Features October 2019
On the depredations of infinity.
“There is a concept which corrupts and upsets all others,” Jorge Luis Borges wrote; “I refer not to Evil, whose limited realm is that of ethics; I refer to the infinite.” The infinite and its avatars—the incommensurable, the unbounded, the immeasurable—have always occasioned intellectual horror. The Pythagoreans dreamed that all things have an articulable logos (reason, proportion, ratio). The ancients claimed that the philosopher Hippasus drowned at sea, a vestige of the Chaos from which Hesiod taught that all things spring, following his discovery of irrational magnitudes. While this story may be apocryphal, the discovery of the unspeakable (alogon) √2, which no ratio of whole numbers can express (and whose decimal representation is interminable), was inevitably memorialized as tragedy. In 1874, Georg Cantor proved that the infinite set of real numbers is non-denumerable—that it exceeds the infinite set of positive integers, and so could not be “counted” (matched one-to-one with the natural numbers 1, 2, 3, . . . ) even by God himself. He was thereafter tormented by mental illness. What would Euripides, whose maddening Dionysus explodes the most fundamental law of logic, the principle of non-contradiction, have made of that coincidence?
The Greek philosophers struggled to find measures of world and soul that would not dissolve on close inspection. Heraclitus declared that “you could not discover the limits of the soul, even if you journeyed the whole way, so deep is its logos.” Plato plays with similar thoughts in his Statesman, where he compares untamed human nature to √2. In the same dialogue, he has Socrates suggest to his companion, a mathematician who demands threefold recompense for speeches about the sophist, statesman, and philosopher, that the lover of wisdom is radically incommensurable with the first two types. Socrates, who claimed not to know whether he was a multiform monster or a tame and simple animal, sought sunlit uplands of truth beyond the Cave of human existence because he understood that it is not man who is the measure of all things, as the sophist Protagoras declared, but the cryptic god of Delphi, or the mysterious Good that transcends all beings.
Aristotle grappled more soberly with the problem of due measure in his ethical and political writings. His Nicomachean Ethics begins by acknowledging the possible insatiability of human desire: “If there is indeed some end in the realm of action that we want for its own sake, and the rest for the sake of this, and we do not choose everything for the sake of something else—for thus it will proceed into the unlimited [to apeiron, infinity], so that our longing will be empty and vain—it is clear that this would be the good and the best.” The human good would be the implicit terminus of our restless longings. Its general outlines emerge when we notice that we live not in an endless, empty expanse but in a world: a harmonious assemblage of determinate beings, including living ones that spontaneously strive to actualize their specific potentialities within suitable environments. Properly understood, nature itself directs desire and choice toward fulfillment in the concrete and delimited (but by no means uniform) work of being human. A green, blooming, eagerly heliotropic plant could rightly be called happy; so, too, would an individual man or woman in whom the organic endowment of distinctively human capabilities is developed and flourishes over the course of a lifetime.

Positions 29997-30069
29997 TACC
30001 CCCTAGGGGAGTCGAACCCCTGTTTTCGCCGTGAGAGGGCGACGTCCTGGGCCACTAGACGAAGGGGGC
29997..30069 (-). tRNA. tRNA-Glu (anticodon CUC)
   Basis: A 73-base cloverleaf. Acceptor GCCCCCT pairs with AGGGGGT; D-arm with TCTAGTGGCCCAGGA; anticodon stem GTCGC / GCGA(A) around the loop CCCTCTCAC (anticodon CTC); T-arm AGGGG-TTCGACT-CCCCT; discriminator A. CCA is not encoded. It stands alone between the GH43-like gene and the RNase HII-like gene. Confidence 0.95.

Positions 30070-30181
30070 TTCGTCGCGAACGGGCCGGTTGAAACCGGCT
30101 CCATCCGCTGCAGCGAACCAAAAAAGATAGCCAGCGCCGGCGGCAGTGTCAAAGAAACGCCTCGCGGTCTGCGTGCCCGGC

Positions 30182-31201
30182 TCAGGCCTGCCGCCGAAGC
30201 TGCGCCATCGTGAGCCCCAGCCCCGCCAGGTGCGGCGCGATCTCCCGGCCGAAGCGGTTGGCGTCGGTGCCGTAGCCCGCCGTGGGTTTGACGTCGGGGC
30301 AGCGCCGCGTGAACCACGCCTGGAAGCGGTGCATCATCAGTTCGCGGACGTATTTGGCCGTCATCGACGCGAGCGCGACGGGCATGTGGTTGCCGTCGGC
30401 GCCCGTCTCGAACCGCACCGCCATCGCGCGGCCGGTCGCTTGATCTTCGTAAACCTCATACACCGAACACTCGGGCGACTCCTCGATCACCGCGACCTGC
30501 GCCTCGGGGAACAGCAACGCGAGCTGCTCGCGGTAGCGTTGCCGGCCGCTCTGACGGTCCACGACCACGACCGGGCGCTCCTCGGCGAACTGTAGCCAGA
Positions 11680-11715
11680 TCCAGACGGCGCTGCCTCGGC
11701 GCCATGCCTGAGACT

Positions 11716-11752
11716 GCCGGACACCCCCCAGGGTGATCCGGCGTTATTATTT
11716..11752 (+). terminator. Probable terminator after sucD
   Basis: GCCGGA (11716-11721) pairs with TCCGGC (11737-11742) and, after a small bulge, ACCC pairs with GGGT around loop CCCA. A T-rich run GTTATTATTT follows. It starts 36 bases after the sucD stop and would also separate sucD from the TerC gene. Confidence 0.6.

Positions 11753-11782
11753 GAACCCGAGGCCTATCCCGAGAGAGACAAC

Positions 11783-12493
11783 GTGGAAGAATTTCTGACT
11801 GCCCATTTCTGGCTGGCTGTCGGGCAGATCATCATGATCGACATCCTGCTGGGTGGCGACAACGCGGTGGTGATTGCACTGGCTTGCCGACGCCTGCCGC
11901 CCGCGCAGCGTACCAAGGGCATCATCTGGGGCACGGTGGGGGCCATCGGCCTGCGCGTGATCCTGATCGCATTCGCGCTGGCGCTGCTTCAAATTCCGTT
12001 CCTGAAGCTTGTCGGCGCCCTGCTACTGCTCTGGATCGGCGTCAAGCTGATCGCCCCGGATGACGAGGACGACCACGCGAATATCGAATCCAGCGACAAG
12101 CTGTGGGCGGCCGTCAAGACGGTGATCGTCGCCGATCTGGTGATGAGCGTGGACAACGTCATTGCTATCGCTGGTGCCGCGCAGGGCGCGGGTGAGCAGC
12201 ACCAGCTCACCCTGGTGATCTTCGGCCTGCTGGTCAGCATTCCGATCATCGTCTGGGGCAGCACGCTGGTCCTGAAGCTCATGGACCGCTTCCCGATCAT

Nietzsche saw a wasteland where Aristotle saw a world. Perhaps just for this reason, Nietzsche understood that “every living thing can become healthy, strong, and fruitful only within a horizon.” Unrounded, our little lives would spill into the void: the ancients would not have quarreled with this insight. Nor would Borges, whose stories illustrate the debilitating consequences of the removal of essential dimensions of human finitude like death (“The Immortal”), forgetfulness (“Funes the Memorious”), and ignorance (“The God’s Script”). But it is the historical eclipse of Aristotle’s moderate and sensible understanding of the world—an understanding echoed in the biblical story of the emergence of intelligible determinateness through God’s limitation of the watery chaos—that forms the backdrop to “The Library of Babel” (1941), Borges’s most celebrated exploration of the depredations of infinity.
In a footnote, the anonymous editor of “The Library of Babel” imagines a book containing “an infinite number of infinitely thin leaves.” (This and all other quotations from the story are from James E. Irby’s 1962 Labyrinths.) Like that “silky vade mecum,” the pages of Borges’s story—itself a pure intellectual construction—unfold into superimposed planes of meaning that together constitute, by some mysterious calculus of the imagination, a substantial reflection on the tragic delusions of modern scientific philosophy.
“The Library of Babel,” an account of “the universe (which others call the Library),” seems to originate nowhere—or what is the same, anywhere—in absolute, Newtonian space and time. Its “unknown author” (the editor’s words) speaks of places up or down, times past or future; these are necessarily relative frames of reference, calculated with respect to an arbitrary moment in the interminable temporal continuum, or arbitrary coordinates within the inestimably vast Cartesian grid of identical, interconnected hexagonal rooms that constitutes the Library’s material structure. That simple and endlessly repetitive structure recalls the representation in organic chemistry of molecules as interconnected hexagons of bound atoms. And the interminable spiral stairways that link the hexagons strangely anticipate the discovery of the helical ladders of dna from which our chromosomes are spun, with their endless iteration (known since 1919) of alphabetically designated nucleobase rungs (A, G, C, T).